# Sum of two Normals

I know when $$X\sim \mathcal{N}\left(\mu_X,\sigma^2_x\right)$$ and $$Y\sim \mathcal{N}\left(\mu_Y,\sigma^2_y\right)$$, then $$Z = X+Y \sim \mathcal{N}\left(\mu_X + \mu_Y,\sigma^2_x+\sigma^2_y\right)$$.

I also know the proof for this. However, I'm not sure what's wrong with this "proof" that would suggest elsewise:

$$\begin{split} Z &= X + Y = \sigma_XV + \sigma_yV +\mu_x + \mu_y \\ &= (\sigma_X + \sigma_y)V + (\mu_x + \mu_y) \\ &\sim \mathcal{N}\left(\mu_X + \mu_Y,(\sigma_x+\sigma_y)^2\right). \end{split}$$

Where $$V$$ is the standard normal.

• $$\sigma_X V+\sigma_Y V\ne(\sigma_X+\sigma_Y)V$$Probability distributions do not add together in this way as proven by the erroneous result. Otherwise a Binomial distribution would just be a Bernoulli distribution multiplied by a constant. – Peter Foreman Nov 10 '19 at 19:19
• Ahhhh it would be more like $Z = X + Y = \sigma_XV_1 + \sigma_yV_2 +\mu_x + \mu_y$, which then don't just 'add up'? – analysis1 Nov 10 '19 at 19:27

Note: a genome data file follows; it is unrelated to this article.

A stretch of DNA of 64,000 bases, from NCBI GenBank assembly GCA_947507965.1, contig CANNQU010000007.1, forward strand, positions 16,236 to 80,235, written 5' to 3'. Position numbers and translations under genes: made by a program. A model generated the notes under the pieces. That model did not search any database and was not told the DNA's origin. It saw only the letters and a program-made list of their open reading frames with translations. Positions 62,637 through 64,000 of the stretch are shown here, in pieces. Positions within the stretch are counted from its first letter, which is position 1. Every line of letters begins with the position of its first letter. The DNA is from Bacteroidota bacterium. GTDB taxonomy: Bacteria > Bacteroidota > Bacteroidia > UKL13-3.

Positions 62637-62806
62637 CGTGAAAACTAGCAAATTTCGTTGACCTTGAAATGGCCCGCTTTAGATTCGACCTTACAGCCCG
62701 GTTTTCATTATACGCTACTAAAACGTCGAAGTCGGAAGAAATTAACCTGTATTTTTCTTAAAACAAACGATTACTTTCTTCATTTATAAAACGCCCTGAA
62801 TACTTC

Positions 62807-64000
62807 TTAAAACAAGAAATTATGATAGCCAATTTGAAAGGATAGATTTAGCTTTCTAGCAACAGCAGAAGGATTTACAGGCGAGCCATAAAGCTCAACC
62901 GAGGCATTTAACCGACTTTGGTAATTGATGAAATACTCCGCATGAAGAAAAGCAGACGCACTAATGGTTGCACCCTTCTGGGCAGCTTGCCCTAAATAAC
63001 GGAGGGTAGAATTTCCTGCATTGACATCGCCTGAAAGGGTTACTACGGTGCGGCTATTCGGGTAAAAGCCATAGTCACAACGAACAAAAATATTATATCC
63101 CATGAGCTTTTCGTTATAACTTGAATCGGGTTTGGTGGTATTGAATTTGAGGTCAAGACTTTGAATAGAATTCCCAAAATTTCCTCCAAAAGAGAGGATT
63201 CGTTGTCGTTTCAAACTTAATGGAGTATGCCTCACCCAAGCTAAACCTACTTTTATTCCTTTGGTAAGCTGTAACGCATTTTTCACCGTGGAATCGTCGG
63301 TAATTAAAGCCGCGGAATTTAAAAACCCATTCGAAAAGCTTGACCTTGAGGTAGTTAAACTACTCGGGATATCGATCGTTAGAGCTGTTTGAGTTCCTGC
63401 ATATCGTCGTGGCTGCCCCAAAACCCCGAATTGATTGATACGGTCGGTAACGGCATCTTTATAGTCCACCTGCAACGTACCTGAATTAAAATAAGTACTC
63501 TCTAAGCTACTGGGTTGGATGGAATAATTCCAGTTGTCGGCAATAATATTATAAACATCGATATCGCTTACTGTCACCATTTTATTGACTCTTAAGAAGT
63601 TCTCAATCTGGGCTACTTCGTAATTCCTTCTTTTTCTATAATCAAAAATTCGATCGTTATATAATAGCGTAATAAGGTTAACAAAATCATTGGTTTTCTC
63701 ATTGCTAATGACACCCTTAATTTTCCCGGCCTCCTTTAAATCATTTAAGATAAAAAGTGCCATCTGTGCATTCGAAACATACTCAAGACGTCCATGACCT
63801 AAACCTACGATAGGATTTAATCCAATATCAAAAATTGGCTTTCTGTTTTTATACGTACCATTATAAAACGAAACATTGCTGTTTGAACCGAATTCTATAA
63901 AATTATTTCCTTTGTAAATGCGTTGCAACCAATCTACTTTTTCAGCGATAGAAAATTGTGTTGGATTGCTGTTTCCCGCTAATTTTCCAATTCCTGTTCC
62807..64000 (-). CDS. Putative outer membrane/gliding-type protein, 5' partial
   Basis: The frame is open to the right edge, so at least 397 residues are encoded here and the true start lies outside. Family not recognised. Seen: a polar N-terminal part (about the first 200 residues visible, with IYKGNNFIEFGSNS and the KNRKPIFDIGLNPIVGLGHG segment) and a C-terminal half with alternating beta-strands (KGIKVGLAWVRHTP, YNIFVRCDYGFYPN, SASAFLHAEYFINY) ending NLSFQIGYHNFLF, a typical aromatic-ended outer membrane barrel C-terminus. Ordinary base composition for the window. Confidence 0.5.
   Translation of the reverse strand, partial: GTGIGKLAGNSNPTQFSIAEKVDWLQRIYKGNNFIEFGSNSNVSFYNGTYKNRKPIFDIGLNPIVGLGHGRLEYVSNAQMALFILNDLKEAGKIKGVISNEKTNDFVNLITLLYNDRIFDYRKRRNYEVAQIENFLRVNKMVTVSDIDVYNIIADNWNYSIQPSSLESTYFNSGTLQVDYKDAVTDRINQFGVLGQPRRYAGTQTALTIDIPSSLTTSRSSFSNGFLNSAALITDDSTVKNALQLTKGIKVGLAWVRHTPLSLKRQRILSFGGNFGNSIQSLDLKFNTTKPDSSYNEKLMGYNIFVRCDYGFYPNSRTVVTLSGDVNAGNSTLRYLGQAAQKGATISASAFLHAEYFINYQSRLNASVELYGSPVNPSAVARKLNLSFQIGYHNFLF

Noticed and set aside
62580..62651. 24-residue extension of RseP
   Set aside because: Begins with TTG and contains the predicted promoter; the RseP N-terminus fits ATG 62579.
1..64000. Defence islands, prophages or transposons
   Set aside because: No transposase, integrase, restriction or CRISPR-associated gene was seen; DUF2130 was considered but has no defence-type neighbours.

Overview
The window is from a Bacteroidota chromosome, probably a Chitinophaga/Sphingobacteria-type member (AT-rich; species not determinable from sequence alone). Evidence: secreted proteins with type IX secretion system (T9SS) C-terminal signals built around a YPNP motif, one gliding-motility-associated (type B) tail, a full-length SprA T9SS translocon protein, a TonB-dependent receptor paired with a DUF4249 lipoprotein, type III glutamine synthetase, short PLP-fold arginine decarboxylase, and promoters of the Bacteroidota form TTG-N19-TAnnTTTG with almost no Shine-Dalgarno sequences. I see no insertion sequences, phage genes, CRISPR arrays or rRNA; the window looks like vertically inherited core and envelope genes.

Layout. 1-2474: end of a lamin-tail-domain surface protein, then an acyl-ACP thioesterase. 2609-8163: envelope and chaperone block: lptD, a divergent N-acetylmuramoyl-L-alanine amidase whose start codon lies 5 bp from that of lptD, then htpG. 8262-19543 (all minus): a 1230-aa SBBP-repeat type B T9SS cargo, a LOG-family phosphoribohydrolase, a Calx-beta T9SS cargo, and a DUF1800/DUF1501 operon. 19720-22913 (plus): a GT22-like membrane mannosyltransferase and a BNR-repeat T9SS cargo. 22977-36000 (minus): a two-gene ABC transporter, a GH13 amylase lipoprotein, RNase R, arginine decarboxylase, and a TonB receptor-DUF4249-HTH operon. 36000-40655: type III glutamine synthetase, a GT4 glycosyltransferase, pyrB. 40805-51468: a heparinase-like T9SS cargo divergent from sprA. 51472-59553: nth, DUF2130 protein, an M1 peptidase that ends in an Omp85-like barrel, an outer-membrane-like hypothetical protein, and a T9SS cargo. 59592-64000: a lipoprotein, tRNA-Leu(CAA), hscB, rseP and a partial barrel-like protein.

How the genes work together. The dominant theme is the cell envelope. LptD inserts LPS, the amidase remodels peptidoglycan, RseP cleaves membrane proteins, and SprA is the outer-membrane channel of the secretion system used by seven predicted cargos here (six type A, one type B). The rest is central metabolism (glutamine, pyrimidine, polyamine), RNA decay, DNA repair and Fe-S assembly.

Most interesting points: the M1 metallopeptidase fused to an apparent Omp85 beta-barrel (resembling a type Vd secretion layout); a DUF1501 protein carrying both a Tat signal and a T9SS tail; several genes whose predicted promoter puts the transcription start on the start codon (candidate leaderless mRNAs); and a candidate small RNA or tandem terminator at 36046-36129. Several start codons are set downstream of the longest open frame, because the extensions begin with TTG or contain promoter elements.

You seem to be assuming that $$X = \sigma_X V + \mu_X$$ and $$Y = \sigma_Y V + \mu_Y$$ where you are able to treat $$V$$ just like a random variable.
But if $$V$$ is a random variable, then your assumption implies that $$V = \frac1{\sigma_X} (X - \mu_X),$$ which we can plug into the equation for $$Y$$ to find that
$$Y = \sigma_Y \left(\frac1{\sigma_X} (X - \mu_X)\right) + \mu_Y = \frac{\sigma_Y}{\sigma_X} X - \frac{\sigma_Y \mu_X}{\sigma_X} + \mu_Y.$$
In other words, $$Y$$ is just $$X$$ scaled and translated; the two variables are perfectly correlated. And indeed when you add perfectly correlated normal variables, the variances combine in the way your "proof" says.
The usual formula depends on an assumption you did not state, namely that $$X$$ and $$Y$$ are independent. If you remove that assumption then there are many possible results of $$X+Y$$, not just the two in the question.